Radio Control The completed circuit causes the transmitter to transmit a set sequence of electrical pulses. Each sequence contains a short group of synchronization pulses, followed by the pulses sequence. For our robot, the synchronization segment -- which alerts the receiver to incoming information 5 milliseconds (thousandths of a second) long, with 700-microsecond (millionths of a second) intervals. The pulse segment, which tells the antenna what the new information is, uses 700-microsecond pulses with 700-microsecond intervals.

Receiver Transmitter Blok Diagram

Transmitter Receiver Circuit

ATX-34 Transmitter Integrated

ARX-34 Receiver Integrated

XT Oscillator

Crystal oscillator is kept in metal housing with two pins where you have written down the frequency at which crystal oscillates. One ceramic capacitor of 30pF whose other end is connected to the ground needs to be connected with each pin. Oscillator and capacitors can be packed in joint case with three pins. Such element is called ceramic resonator and is represented in charts like the one below. Center pins of the element is the ground, while end pins are connected with OSC1 and OSC2 pins on the microcontroller. When designing a device, the rule is to place an oscillator nearer a microcontroller, so as to avoid any interference on lines on which microcontroller is receiving a clock.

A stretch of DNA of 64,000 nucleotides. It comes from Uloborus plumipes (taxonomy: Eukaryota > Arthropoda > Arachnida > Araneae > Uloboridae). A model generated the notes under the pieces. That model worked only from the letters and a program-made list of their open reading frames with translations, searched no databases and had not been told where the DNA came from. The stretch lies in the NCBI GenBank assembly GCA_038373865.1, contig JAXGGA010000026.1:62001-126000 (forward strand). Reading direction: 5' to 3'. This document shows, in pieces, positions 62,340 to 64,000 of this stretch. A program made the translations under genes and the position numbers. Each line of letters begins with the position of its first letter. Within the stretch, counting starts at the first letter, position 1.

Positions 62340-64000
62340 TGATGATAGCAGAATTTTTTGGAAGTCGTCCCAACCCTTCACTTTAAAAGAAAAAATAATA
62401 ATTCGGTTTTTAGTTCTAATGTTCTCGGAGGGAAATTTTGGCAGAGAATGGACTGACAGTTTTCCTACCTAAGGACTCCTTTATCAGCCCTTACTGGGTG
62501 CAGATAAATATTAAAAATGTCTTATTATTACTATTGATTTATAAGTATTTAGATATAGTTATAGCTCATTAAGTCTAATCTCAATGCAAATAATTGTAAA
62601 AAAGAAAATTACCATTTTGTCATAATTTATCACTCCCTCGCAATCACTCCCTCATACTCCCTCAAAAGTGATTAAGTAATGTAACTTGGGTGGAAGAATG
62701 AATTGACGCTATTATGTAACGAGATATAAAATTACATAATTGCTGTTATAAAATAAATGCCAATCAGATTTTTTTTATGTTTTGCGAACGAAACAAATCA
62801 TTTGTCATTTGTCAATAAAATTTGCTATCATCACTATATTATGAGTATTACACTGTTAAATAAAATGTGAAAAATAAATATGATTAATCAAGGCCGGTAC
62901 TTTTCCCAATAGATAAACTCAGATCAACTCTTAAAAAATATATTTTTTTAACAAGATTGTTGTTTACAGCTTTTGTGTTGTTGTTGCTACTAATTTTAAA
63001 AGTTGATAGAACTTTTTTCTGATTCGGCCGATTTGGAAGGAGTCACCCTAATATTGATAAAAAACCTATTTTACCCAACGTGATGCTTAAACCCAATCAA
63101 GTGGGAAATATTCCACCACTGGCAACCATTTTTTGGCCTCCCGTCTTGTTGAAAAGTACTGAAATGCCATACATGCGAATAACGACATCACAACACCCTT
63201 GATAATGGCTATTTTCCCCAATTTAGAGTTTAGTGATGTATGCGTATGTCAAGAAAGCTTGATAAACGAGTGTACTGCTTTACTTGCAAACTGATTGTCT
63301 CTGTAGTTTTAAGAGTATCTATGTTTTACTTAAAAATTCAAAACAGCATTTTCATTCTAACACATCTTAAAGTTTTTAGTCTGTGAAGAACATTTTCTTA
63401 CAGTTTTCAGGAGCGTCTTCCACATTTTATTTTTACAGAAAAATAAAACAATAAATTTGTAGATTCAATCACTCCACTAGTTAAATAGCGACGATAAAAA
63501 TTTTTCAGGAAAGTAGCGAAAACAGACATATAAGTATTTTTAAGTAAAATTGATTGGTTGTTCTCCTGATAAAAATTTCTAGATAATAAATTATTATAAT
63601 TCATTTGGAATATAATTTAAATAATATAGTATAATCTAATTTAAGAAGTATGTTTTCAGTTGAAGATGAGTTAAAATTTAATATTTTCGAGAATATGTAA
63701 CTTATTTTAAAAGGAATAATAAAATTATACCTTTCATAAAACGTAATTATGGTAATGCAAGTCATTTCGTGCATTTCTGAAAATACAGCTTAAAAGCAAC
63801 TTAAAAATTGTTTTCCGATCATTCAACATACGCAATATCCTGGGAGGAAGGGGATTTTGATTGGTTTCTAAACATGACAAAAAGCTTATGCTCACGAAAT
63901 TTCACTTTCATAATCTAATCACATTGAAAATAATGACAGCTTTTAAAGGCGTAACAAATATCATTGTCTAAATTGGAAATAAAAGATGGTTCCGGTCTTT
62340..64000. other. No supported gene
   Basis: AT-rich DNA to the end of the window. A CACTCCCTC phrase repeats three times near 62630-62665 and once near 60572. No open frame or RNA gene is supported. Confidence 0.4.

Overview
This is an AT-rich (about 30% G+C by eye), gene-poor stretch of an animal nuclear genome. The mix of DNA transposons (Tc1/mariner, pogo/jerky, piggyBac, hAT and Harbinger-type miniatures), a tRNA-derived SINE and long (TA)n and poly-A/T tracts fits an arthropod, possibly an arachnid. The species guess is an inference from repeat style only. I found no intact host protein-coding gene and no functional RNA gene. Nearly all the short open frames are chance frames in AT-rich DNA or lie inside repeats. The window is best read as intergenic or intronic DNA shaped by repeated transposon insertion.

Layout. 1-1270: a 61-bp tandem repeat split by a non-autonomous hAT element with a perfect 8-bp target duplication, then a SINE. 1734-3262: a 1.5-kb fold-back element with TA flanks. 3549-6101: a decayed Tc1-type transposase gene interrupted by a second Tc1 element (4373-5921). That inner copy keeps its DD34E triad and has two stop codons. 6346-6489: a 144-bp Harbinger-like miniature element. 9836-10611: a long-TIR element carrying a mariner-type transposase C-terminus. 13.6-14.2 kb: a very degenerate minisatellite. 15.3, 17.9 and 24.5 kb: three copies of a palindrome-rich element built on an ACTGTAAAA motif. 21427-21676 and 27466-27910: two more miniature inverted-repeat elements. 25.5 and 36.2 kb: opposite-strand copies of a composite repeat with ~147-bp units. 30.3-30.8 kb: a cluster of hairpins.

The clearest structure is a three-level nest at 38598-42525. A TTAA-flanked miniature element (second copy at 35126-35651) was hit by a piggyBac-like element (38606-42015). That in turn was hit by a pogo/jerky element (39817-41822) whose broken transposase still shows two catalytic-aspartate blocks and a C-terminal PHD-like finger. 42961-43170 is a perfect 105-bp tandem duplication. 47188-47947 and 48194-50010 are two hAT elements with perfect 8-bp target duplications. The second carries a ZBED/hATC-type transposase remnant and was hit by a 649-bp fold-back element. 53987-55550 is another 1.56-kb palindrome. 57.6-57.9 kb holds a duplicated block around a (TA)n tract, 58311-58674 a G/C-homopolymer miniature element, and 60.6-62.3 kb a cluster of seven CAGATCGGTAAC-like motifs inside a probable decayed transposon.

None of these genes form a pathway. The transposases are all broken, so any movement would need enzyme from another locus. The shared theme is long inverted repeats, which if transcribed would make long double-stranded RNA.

PIC16F877 Timer Modules tutorials - Timer0 Calculating Count, Fout, and TMR0 values If using internal crystal as clock, the division is performed as follow:

PIC TIMER0 formula for internal clock Fout The output frequency after the division. Tout The Cycle Time after the division. 8 - The division of the original clock (8 MHz) by 8, when using internal crystal as clock (and not external oscillator). Count - A numeric value to be placed to obtain the desired output frequency - Fout. (256 - TMR0) - The number of times in the timer will count based on the register TMR0. An example of INTERNAL crystal as clock Suppose we want to create a delay of 0.5 second in the our program using Timer0. What is the value of count? Calculation: First, lets assume that the frequency division by the Prescaler will be 1:256. Second, lets set TMR0=0. Thus:

RECEIVER-TRANSMITTER CIRCUIT SIMILATION: This circuit consists of transmitter and receiver parts. Transmitter part pic 16F84 produces pulse, there are all functions different pulses. Receiver part pic 16F877 take pulses and which functions decide to performs.

Communication Protocol

Future Work: I will buy circuit devices. I will learn the characteristics of electronic circuit elements. I will load pic 16F84 and pic 16F877 I will set up circuit I will prepare the presentation

Circuit elements: 1. Pic 16F877 2. Pic 16F84 3. ATX-34(Transmitter modul) 4. ARX-34(Receiver modul) 5. 8 MHz and 20MHz crystal 6. 10x Switch 7. 10x Red led 8. 6x Green led 9. 4x Yellow led 10. 2x LM7805(Regulator) 11. 4x10kohm 12. 20x330ohm 13. 6x22pF capacitor 14. 4x100nF capacitor 15. 4x470uF capacitor References http://electronics.howstuffworks.com/rc-toy4.htm http://www.rentron.com/remote.htm http://www.circuitstoday.com/ mikroc_pic_pro_manual(pic c book pdf)